Valves for Sludge: A Surprising Solution

Imagine the most severe service applications for waste treatment. Earthquakes, hurricanes, floods, and military operations will probably top the list. Add in the nasty ingredients found in those situations, and you’ve got a recipe for some of the harshest waste treatment imaginable.

Jan 1st, 2016
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Imagine the most severe service applications for waste treatment. Earthquakes, hurricanes, floods, and military operations will probably top the list. Add in the nasty ingredients found in those situations, and you’ve got a recipe for some of the harshest waste treatment imaginable. That’s where you’ll usually find Enviremedial Services Inc., an Oceanside, California, manufacturer of water purification systems designed to deliver potable water in the most miserable of circumstances.

That’s also where you’ll find sludge, mud, rotting materials and all sorts of detritus that can foul a piping system in no time, according to Geoffrey Keogh, president of Enviremedial Services. Valves required to control treatment pressure and flow are especially susceptible to fouling, and ultimately prone to failure when heavy particulates are present.

“When you deliver a purification system to desperate tsunami victims on the other side of the globe, you can’t risk failure,” explained Keogh.

A Torqued Tradition

Valve manufacturers have traditionally handled particulate issues by using high-pressure/high-torque actuators to overcome the sludge. These types of valves often use linear actuators with a screw-type mechanism and high compressive force to open and close valves. Unfortunately this incredibly high force traps debris in the valve seat and orifice, and routinely crushes the contaminants into those sealing surfaces. Once too much debris is crushed into the seat and orifice of the valve, the valve no longer seals properly, and is soon damaged beyond repair.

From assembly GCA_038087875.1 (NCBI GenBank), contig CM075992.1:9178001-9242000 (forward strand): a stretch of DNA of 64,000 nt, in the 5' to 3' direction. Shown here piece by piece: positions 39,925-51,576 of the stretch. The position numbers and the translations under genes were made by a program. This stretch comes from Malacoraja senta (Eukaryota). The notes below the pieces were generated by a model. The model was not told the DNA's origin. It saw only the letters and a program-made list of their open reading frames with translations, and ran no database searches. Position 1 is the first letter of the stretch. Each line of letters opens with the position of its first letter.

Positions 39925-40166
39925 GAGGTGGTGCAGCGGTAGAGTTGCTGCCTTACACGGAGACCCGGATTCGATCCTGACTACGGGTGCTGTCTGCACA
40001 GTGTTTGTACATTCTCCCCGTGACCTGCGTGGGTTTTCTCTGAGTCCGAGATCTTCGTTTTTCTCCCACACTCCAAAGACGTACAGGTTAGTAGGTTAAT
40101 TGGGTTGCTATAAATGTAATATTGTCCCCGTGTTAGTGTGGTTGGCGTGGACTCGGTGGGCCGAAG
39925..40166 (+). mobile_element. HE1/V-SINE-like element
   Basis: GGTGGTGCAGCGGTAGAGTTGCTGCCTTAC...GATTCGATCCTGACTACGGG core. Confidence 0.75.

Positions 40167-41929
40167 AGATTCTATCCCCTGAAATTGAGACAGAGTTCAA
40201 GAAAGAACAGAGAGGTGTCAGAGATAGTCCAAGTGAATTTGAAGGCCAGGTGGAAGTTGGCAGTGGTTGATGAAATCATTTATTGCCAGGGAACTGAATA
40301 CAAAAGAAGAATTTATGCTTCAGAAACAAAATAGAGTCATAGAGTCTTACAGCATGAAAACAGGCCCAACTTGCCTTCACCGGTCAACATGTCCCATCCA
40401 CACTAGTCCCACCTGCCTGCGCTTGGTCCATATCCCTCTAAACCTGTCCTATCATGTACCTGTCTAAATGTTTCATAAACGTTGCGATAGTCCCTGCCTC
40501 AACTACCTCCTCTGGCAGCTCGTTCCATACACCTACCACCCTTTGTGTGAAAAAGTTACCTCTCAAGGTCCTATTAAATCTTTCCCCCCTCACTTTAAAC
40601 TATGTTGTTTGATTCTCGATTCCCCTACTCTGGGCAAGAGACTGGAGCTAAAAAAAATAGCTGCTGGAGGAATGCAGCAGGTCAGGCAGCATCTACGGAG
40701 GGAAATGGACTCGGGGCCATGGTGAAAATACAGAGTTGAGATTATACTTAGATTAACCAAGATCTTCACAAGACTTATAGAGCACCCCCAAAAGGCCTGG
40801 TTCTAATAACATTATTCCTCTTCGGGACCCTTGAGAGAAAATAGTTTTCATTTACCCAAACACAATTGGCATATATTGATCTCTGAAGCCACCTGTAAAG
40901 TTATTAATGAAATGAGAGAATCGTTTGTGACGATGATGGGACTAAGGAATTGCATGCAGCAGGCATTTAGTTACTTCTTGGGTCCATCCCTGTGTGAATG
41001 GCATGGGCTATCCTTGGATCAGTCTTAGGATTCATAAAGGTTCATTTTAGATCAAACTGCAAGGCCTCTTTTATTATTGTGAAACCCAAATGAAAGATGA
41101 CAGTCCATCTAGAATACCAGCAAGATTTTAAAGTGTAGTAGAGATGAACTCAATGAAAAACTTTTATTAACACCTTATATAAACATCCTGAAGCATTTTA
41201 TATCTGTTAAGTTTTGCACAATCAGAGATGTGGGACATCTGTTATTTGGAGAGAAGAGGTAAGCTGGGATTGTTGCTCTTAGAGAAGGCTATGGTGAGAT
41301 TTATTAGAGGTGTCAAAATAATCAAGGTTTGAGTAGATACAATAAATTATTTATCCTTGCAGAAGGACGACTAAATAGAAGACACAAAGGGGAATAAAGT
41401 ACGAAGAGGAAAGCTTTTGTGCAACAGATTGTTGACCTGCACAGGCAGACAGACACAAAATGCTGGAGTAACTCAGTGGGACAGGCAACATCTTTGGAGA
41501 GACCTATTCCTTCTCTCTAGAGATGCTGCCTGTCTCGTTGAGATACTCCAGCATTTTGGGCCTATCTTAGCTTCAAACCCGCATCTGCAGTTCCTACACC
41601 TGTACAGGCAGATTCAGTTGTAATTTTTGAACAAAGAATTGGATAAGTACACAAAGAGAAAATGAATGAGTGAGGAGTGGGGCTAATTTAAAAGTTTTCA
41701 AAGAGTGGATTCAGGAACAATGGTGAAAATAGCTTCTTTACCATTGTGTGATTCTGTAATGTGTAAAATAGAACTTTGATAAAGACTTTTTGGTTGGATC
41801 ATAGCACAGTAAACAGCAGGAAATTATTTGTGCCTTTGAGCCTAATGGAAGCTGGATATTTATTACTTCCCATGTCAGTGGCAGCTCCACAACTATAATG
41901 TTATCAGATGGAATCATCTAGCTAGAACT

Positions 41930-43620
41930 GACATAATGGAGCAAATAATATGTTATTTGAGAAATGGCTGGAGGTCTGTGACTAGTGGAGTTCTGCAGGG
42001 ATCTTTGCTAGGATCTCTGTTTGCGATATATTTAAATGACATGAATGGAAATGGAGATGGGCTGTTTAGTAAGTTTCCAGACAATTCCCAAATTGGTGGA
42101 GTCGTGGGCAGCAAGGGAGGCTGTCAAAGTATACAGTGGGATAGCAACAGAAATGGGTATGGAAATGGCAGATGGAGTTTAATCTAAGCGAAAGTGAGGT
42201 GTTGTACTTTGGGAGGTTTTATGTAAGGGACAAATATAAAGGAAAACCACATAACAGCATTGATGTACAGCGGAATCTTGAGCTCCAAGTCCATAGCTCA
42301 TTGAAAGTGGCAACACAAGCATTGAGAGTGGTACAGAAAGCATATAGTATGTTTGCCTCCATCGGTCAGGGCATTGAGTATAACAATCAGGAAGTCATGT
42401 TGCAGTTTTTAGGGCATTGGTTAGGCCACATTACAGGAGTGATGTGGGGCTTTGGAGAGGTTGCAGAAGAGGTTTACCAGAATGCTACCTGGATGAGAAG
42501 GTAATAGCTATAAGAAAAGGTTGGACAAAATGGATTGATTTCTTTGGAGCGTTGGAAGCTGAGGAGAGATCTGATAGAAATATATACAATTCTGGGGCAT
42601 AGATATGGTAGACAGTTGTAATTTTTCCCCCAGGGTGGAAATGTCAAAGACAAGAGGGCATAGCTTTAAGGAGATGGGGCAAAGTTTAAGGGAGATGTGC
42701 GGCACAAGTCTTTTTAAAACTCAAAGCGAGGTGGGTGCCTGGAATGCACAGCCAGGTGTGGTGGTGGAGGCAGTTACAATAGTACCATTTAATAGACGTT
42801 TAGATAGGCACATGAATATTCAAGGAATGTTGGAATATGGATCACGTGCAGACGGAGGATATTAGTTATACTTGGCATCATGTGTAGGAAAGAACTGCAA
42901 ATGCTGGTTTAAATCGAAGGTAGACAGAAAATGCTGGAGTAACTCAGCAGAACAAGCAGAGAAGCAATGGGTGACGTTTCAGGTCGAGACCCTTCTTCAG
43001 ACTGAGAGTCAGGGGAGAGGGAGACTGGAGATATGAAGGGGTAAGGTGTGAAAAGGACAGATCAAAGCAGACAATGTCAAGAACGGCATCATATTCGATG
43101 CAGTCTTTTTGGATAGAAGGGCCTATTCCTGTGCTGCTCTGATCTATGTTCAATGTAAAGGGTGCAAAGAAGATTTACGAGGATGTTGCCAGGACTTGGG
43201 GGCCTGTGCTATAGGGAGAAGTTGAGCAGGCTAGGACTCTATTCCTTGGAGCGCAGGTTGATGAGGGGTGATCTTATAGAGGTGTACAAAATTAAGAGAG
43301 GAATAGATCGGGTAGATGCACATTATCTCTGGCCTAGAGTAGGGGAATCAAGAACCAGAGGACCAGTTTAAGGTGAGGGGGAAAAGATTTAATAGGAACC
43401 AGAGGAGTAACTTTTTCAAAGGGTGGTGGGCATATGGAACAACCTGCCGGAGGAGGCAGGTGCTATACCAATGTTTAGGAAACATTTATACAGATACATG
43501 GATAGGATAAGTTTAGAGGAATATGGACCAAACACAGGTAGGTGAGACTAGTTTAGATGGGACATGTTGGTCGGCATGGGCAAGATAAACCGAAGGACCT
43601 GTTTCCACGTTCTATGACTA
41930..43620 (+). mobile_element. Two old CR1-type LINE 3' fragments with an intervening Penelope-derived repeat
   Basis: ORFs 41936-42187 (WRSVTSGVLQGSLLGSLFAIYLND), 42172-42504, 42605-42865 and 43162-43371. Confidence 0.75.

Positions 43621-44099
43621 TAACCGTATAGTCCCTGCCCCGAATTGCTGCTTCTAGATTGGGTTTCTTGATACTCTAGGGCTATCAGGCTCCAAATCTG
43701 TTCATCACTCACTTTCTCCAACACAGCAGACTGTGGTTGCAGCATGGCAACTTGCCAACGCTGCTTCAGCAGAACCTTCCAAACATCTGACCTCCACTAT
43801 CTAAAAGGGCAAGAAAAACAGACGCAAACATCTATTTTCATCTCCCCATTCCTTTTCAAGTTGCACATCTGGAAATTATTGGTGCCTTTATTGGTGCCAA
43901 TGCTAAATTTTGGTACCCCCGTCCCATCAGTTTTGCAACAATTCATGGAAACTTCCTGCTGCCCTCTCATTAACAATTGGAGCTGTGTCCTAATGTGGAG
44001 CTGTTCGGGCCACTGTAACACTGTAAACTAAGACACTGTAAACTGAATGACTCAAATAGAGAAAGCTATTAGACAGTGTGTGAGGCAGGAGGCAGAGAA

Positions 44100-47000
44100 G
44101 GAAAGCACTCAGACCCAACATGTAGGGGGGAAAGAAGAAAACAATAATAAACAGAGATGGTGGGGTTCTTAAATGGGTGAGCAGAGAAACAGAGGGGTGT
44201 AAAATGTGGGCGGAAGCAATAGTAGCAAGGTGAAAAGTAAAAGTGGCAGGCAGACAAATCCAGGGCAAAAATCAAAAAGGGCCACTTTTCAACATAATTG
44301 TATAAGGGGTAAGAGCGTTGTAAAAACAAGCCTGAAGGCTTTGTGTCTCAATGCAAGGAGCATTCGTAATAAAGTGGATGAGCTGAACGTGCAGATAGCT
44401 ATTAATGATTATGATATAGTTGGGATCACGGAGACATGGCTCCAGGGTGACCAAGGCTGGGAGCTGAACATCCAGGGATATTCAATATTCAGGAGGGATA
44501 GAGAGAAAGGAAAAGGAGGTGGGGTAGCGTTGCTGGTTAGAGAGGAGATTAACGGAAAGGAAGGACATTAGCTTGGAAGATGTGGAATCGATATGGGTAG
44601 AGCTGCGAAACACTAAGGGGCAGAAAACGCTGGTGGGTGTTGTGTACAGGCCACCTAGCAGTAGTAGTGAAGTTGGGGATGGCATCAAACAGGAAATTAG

Plast-O-Matic machinist Tareek Gilliam puts the finishing touches on a molded ball valve body. This final machining eliminates any uneven surfaces and dramatically improves valve longevity.

In situations such as the debris-filled tsunami flooding that Enviremedial equipment encountered in Sri Lanka and Japan, valve failure could occur in just a few actuations. Constant vigilance, cleaning, and service were required, resulting in unfortunate downtime for these critical systems.

Enviremedial engineers were continually seeking and testing alternative valves to solve these issues. Of the vast variety of valves on the market today, including gate valves, needle valves, butterfly valves, globe pattern valves, plug valves, and ball valves, the task of sealing with contaminated media is typically handled poorly or not at all. A valve suitable for contaminated media would ideally have highly polished sealing surfaces and tight fitting tolerances, which would enable the valve to push debris away and seal in spite of the media contaminants. The tolerances required for such parts typically result in much higher costs, which tend to be prohibitive in today’s commodity-oriented industrial marketplace.

Ball Valves’ Bad Reputation